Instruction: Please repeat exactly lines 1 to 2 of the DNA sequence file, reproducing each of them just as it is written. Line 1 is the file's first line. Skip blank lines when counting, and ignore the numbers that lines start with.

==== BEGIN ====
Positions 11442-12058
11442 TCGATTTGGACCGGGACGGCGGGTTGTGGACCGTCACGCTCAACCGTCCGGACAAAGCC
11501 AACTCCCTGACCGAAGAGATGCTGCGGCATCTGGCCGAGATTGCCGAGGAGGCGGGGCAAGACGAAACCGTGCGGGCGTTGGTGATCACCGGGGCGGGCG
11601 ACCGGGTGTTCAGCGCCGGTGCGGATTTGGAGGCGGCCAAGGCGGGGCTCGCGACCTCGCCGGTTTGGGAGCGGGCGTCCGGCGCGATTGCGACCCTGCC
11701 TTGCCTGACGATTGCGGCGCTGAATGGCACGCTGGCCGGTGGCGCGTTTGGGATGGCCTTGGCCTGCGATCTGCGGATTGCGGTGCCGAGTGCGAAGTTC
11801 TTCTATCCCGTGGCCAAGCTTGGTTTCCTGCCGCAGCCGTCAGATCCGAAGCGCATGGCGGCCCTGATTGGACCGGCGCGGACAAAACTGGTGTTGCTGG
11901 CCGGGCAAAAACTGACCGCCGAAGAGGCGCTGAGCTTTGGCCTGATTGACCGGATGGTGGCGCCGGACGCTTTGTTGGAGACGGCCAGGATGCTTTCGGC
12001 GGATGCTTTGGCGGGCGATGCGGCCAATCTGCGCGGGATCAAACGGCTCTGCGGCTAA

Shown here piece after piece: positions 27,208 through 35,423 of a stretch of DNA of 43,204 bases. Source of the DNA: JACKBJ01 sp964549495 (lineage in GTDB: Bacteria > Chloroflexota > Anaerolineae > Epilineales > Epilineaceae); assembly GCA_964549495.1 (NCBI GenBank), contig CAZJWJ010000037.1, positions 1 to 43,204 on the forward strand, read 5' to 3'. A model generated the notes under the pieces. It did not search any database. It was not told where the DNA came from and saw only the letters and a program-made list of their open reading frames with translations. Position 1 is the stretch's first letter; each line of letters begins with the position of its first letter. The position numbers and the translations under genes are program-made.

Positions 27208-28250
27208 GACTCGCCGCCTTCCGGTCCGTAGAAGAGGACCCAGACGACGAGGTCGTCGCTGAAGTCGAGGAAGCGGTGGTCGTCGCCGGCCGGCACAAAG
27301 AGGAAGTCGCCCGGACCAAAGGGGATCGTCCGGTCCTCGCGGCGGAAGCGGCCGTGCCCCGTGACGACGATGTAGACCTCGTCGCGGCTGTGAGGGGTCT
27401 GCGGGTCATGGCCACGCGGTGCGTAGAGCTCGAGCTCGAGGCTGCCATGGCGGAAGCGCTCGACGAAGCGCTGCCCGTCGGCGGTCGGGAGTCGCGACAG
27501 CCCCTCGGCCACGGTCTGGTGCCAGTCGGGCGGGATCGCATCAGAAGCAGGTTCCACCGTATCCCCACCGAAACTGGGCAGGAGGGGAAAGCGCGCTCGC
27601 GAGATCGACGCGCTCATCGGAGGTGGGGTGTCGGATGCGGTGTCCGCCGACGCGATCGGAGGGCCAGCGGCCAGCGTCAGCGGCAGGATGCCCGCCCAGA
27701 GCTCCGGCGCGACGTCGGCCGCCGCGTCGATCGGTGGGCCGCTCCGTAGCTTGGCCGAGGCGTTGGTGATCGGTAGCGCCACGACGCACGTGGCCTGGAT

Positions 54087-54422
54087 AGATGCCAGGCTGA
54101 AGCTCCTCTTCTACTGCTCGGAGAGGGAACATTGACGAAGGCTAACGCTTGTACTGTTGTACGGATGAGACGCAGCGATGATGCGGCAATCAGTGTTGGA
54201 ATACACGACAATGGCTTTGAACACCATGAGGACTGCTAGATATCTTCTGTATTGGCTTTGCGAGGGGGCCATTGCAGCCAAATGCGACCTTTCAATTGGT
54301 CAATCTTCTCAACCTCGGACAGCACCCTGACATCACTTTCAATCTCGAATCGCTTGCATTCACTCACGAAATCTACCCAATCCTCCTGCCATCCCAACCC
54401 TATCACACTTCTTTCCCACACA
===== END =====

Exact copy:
Positions 11442-12058
11442 TCGATTTGGACCGGGACGGCGGGTTGTGGACCGTCACGCTCAACCGTCCGGACAAAGCC